Sen. McCain Complains OMB Nominee Mulvaney Doesn’t Support the Troops

Says Voting Against Afghan War 'Crazy' Because That's Where '9/11 Came From'

Rep. Mick Mulvaney (R – SC) appears to be facing an uphill battle as President Trump’s nominee to run the Office of Management and Budget, with Senate hawks angrily condemning him as insufficiently pro-military for past votes, particularly one calling for an end to the US occupation of Afghanistan.

Sen. John McCain (R – AZ) accused Mulvaney of being “crazy” and “pitting the debt against the military,” then demanded to know what he was thinking with such a vote. When Mulvaney began to describe the story of a father, a Vietnam veteran from his district who wanted his son home from Afghanistan, McCain quickly interrupted and insisted that was no excuse for not supporting the conflict.

After asking the question and quickly interrupting, McCain used the rest of his time berating Mulvaney, insisting that Afghanistan is “where 9/11 came from,” and insisting that no one in Mulvaney’s home state of South Carolina could’ve possibly supported his vote against the war.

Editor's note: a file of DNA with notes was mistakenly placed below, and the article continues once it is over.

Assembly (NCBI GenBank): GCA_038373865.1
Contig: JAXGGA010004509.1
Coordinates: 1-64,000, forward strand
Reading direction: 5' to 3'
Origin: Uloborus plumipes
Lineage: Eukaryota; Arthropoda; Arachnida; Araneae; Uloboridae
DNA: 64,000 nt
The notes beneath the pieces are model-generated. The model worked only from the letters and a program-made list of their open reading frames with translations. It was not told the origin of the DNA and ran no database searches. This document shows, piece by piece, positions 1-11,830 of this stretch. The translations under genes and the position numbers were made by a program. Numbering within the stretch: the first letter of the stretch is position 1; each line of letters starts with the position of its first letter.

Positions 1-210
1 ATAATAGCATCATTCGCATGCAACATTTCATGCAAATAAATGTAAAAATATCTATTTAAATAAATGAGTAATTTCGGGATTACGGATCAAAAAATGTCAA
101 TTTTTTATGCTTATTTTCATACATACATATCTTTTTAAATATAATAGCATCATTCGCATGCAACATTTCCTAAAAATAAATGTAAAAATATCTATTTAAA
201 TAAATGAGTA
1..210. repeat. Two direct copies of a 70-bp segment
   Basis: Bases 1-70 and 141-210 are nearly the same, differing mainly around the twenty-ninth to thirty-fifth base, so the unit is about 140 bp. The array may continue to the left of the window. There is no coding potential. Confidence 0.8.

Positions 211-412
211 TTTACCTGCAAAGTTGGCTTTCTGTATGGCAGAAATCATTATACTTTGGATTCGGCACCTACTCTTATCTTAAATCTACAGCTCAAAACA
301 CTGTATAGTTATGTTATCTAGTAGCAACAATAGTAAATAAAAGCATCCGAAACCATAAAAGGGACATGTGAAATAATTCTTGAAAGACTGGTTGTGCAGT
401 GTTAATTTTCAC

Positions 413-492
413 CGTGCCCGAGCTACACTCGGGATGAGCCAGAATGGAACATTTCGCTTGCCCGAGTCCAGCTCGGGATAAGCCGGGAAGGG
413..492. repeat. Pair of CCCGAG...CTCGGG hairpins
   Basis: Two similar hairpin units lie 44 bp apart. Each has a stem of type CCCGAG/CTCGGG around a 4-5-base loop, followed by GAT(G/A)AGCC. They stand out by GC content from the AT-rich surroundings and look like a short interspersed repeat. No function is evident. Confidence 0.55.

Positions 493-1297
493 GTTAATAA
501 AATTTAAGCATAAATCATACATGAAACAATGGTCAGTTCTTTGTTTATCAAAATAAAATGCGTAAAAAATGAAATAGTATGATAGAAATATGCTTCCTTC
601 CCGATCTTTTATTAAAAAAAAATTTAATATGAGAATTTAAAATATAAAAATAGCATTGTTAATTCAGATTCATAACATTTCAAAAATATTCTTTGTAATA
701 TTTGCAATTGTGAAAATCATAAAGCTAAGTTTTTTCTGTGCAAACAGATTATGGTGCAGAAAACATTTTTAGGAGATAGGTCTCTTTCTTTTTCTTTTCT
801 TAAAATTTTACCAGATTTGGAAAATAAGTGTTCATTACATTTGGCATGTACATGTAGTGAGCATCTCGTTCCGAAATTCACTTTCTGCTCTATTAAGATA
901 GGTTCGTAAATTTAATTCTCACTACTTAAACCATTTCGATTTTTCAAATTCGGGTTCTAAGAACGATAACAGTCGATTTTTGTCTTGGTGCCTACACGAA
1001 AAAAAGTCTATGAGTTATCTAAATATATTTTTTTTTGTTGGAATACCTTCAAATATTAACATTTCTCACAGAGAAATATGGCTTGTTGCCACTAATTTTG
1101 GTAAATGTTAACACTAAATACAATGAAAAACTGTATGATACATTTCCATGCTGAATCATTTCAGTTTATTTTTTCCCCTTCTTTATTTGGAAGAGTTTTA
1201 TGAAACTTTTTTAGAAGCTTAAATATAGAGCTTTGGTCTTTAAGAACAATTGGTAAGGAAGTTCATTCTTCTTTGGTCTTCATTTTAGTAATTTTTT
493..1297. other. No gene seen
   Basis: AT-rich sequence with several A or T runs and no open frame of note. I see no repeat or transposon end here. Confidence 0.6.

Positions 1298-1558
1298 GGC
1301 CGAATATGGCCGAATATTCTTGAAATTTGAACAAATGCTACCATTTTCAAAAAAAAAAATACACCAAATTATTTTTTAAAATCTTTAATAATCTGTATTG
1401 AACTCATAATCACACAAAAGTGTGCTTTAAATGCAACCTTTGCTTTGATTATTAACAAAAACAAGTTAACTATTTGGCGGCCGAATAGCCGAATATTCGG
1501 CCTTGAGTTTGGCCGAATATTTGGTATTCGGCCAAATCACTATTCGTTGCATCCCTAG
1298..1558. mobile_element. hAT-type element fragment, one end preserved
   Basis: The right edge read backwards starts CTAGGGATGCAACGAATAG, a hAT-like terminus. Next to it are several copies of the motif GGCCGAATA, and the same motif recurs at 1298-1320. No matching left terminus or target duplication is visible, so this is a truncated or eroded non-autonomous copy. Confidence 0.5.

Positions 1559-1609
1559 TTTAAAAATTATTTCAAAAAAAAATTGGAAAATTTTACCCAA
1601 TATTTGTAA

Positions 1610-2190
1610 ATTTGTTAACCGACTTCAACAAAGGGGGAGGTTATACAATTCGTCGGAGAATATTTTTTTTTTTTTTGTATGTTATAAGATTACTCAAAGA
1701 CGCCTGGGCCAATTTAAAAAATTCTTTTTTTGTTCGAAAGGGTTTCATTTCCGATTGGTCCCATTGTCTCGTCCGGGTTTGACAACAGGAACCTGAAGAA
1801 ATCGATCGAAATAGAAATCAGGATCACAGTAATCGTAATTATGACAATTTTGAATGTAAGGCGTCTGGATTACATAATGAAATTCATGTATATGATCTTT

A fiscal conservative, Mulvaney has a long history of voting against excessive military spending, and given the OMB’s role in making budgets for the country, that is scaring a lot of military hawks, who want to make sure that discussions of military spending are kept carefully separate from the question of how they’d pay for it.

The Trump transition team has downplayed Mulvaney’s past votes, insisting that he has no objection to increased military spending so long as cuts come elsewhere to pay for it. That assurance is unlikely to placate many in the Senate, however, as any discussion of military spending that doesn’t begin and end with pledging far more than the Pentagon is asking for will necessarily be seen as “anti-military.”

Author: Jason Ditz

Jason Ditz is Senior Editor for He has 20 years of experience in foreign policy research and his work has appeared in The American Conservative, Responsible Statecraft, Forbes, Toronto Star, Minneapolis Star-Tribune, Providence Journal, Washington Times, and the Detroit Free Press.